Yes, the Baron has the same wooden, loose-fitting casing as the Kaiser. So why the better score? Well, for starters, it is designed to be more of a mud specialist and the uncompliant casing is less of an issue if mud is your medium. It’s also less likely to be torn off the rim in muddy conditions.
Surprisingly, the Baron also scored better in our rolling resistance test than the Kaiser, narrowly beating Schwalbe’s Magic Mary to sixth fastest rolling of the ten tyres.
The Der Baron Projekt is also among the grippiest tyres in mud in this test. The medium height, well-spaced tread blocks clear mud nicely and it allowed us to cut a tighter line through greasy, muddy off-camber turns than almost anything else here.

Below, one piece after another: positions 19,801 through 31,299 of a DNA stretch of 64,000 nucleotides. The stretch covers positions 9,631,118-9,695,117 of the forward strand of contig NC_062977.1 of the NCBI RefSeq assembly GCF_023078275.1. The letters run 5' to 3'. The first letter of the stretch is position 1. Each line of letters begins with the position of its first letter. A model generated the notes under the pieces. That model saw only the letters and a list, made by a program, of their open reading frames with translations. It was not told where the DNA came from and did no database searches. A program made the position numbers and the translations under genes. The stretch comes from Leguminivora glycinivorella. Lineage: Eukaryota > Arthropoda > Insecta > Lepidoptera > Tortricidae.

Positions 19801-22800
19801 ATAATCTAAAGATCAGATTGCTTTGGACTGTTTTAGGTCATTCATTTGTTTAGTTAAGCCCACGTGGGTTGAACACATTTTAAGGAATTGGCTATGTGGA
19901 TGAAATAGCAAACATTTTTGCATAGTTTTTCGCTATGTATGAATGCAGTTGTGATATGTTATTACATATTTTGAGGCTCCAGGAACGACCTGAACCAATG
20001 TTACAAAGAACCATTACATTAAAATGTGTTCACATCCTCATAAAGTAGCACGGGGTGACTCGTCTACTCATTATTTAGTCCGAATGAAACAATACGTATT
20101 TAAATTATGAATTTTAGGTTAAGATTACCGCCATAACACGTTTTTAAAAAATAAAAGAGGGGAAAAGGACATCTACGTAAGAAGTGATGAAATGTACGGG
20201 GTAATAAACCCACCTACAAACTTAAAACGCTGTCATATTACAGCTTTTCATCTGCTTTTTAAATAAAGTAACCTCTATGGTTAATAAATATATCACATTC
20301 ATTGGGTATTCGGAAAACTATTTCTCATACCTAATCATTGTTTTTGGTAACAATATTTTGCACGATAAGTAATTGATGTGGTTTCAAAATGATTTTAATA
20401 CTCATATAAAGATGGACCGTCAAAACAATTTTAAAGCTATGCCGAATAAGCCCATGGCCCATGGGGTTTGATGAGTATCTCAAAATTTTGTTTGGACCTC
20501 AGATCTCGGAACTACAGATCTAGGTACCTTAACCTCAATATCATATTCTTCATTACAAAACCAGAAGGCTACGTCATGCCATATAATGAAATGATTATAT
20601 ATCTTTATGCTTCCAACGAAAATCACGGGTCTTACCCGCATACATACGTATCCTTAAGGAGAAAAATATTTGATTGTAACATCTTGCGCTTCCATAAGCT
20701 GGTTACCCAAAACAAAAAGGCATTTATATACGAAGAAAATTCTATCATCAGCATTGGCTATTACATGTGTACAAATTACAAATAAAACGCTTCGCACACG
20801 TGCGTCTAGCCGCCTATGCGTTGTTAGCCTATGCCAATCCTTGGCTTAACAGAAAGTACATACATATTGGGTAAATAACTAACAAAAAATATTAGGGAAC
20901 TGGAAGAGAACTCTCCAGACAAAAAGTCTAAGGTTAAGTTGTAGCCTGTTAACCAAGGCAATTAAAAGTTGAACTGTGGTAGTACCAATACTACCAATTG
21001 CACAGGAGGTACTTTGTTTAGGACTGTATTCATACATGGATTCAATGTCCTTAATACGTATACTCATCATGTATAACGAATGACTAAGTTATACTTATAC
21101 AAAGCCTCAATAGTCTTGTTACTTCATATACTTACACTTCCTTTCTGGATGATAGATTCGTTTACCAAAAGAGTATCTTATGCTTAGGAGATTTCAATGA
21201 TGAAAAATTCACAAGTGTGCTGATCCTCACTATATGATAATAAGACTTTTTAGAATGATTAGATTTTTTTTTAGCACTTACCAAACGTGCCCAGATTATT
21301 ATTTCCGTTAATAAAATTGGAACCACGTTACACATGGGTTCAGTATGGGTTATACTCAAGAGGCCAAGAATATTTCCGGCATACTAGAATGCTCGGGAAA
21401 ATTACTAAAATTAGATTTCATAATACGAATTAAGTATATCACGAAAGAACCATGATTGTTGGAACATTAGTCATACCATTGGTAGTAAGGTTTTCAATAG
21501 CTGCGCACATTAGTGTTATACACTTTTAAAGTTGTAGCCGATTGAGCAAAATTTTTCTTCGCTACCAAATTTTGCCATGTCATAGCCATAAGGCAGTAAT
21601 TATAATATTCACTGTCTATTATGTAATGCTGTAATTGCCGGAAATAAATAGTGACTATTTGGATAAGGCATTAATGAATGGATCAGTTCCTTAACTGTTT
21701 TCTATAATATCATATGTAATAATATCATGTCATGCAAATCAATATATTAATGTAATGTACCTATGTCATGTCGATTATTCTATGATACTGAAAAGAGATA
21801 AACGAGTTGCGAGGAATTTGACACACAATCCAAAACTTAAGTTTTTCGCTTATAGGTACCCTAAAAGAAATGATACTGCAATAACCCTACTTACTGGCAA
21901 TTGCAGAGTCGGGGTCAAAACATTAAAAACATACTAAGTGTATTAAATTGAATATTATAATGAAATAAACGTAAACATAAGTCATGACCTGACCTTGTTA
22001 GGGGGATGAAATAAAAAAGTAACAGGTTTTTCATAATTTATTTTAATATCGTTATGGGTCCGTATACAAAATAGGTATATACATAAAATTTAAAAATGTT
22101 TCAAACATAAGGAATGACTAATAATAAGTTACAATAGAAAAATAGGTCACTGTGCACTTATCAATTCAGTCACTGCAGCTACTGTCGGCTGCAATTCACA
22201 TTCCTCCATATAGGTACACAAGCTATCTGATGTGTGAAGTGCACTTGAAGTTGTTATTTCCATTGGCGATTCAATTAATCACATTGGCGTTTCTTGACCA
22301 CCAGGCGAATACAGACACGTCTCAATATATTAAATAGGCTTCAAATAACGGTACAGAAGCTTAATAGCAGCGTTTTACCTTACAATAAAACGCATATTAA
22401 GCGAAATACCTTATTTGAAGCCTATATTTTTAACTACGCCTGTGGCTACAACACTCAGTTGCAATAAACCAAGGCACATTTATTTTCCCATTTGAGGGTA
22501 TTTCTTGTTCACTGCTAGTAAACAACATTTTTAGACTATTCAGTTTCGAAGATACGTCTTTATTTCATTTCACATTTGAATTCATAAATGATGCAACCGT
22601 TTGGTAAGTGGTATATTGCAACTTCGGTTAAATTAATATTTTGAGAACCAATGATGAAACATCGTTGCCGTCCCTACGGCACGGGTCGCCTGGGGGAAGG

Like the Kaiser, it’s nice and round in profile so the shoulder tread digs into turns with predictable authority. Despite Continental’s claims of longevity — which is usually a sign of slippery, plastic compounds — the BlackChili compound finds an impressive amount of grip on wet roots and rocks. We can’t say much about longevity from our testing just yet though.
In slippery conditions the stiff casing doesn’t feel too bad either, it’s more of a rapid impact jarring problem. So be aware that when the trails dry out and speeds increase as conditions get harder, that insensitive casing will become more of a problem.